If you browse the internet you can find countless articles written about how you can motivate a child through the use of many different reward and punishment systems. The problem with these is generally that they only take into account external behavior influences. When you just look at these factors it is really easy to make mistakes as you try to help the child. According to the MCUSA, learning about internal influences is really important, especially when referring to the temperament of the child.
The most important thing to remember is that temperament is something that you do not choose. You have this at birth. The temperament of the child determines the way in which he/she act or react when exposed to different situations, ideas and people. The 4 temperament types are phlegmatic, sanguine, melancholic and choleric. While fully understanding the temperament of a child is difficult even for psychologists, some general things should be remembered.
A choleric child will take charge and loves to be in complete control. Normally, these children are naturally born leaders, they are filled with energy and can easily set personal goals. Motivation is normally not a problem. When motivation is a problem, the solution is challenging the child. All cholerics love challenges and competition. When something is too easy, the challenge has to be more difficult.
A melancholic child is a perfectionist, is sensitive, introvert, slow to react, analytical and has high ideals. If there are motivation problems present in the life of the melancholic child, it is usually because of their natural desire to do things in a perfect way. Overanalyzing situations becomes common and this can stop their growth. Motivate these children by finding ways to help them to focus on things that are important and teach them how to set specific goals.
Sanguine children are naturally extrovert, optimists, love fun and enthusiastic. These are practically the compete opposites of the melancholic children. It is not that hard to motivate a sanguine child. The real problem stands in remaining motivated. Help such children to focus on details and not just on big pictures. Make sure that you do not remove something that allows them to have fun as this also causes motivation problems.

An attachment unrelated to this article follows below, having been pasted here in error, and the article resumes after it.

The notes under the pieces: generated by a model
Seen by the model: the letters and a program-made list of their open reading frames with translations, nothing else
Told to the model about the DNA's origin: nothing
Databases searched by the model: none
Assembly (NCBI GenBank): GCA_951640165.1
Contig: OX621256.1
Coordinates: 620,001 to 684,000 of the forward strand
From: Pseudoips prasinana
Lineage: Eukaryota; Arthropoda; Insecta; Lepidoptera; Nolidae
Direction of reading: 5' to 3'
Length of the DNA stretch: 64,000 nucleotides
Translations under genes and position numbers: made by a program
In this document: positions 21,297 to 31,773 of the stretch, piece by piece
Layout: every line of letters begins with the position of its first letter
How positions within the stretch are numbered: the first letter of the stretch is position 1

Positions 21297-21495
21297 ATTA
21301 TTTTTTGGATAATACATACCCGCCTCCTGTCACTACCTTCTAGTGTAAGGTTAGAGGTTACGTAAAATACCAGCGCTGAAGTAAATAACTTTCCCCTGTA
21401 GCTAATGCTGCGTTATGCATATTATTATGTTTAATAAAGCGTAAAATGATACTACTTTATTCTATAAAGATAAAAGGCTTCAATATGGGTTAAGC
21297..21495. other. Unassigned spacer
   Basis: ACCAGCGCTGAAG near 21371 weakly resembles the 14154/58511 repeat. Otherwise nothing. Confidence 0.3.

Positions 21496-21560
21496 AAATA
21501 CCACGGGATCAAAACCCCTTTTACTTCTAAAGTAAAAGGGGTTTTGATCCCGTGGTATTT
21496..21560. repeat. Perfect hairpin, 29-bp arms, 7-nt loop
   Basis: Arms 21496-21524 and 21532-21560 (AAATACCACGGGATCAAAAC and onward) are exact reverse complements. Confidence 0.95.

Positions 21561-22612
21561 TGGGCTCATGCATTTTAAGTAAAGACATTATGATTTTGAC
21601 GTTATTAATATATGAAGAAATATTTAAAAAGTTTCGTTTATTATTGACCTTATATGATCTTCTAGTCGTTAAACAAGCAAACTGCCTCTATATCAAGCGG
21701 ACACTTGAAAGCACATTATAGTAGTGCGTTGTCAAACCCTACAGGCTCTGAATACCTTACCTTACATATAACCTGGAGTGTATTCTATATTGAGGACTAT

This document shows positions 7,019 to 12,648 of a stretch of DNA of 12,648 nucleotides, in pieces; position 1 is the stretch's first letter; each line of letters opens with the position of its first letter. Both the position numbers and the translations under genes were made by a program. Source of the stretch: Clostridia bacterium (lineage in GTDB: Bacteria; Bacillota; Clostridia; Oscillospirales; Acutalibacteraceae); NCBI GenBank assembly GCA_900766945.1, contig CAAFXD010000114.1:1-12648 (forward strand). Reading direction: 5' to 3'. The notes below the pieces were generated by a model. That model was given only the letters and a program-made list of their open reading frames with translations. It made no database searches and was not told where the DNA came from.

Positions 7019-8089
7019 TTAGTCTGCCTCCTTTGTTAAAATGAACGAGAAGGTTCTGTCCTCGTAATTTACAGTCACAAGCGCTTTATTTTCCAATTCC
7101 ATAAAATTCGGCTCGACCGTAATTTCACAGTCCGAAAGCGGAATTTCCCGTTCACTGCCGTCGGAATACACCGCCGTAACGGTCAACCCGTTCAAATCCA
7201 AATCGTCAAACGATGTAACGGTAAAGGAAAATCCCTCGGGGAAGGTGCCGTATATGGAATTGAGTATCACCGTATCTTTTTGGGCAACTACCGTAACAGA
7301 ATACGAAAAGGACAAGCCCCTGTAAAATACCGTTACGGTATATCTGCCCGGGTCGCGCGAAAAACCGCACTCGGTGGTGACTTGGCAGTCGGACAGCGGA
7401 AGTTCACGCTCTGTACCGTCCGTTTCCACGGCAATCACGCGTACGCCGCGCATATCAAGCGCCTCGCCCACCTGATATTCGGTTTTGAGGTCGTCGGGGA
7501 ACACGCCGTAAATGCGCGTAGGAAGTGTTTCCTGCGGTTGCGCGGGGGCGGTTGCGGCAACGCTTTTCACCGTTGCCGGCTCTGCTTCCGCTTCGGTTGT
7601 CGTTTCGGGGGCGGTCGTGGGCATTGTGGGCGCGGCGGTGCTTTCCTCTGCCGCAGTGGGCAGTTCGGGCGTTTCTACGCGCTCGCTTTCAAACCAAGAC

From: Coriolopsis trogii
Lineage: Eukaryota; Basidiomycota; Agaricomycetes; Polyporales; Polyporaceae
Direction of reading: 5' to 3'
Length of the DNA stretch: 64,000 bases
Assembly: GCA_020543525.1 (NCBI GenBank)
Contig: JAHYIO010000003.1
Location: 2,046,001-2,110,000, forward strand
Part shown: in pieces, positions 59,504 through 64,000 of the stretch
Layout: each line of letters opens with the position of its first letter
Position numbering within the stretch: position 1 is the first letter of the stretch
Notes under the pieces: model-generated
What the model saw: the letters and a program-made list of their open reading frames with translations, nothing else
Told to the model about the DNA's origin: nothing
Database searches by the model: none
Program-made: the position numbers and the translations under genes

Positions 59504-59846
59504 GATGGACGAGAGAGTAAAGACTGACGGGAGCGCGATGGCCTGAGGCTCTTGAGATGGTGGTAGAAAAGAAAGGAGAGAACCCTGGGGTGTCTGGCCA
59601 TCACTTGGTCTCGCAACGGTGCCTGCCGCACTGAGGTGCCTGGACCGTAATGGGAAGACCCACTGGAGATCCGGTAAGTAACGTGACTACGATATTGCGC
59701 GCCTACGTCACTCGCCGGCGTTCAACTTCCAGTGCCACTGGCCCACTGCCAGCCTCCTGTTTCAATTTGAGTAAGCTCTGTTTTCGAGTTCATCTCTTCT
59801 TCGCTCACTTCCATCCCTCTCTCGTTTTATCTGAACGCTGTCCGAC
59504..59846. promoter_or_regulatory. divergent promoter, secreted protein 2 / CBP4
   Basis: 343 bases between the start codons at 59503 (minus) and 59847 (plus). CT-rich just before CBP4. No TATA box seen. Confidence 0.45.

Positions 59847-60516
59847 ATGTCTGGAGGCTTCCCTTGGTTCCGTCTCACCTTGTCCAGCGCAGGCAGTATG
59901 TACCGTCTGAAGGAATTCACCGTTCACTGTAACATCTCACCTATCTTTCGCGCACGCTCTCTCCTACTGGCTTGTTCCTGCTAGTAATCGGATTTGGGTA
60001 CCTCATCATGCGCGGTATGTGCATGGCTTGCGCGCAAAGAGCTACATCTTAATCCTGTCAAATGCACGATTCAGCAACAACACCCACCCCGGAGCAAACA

Phlegmatic children rarely get angry, are dependable, loyal, cooperative and calm when faced with pressure. Confrontation and conflict are not liked and tend to be avoided. Motivating such children is all about showing support. You do not want to nag them. If this happens, they resist more. Remember that a phlegmatic child is naturally cooperative and truly open to advice. All that is needed is to ask nicely.
Every child is motivated in a different way. You want to truly get to know the child in order to figure out the natural temperament and to see what might work and what will do more harm than good. Close observation over an extended time frame is necessary for this. Remember that temperaments do come in combination. There is a primary temperament and a secondary temperament. Both need to be taken into account when you try to motivate children.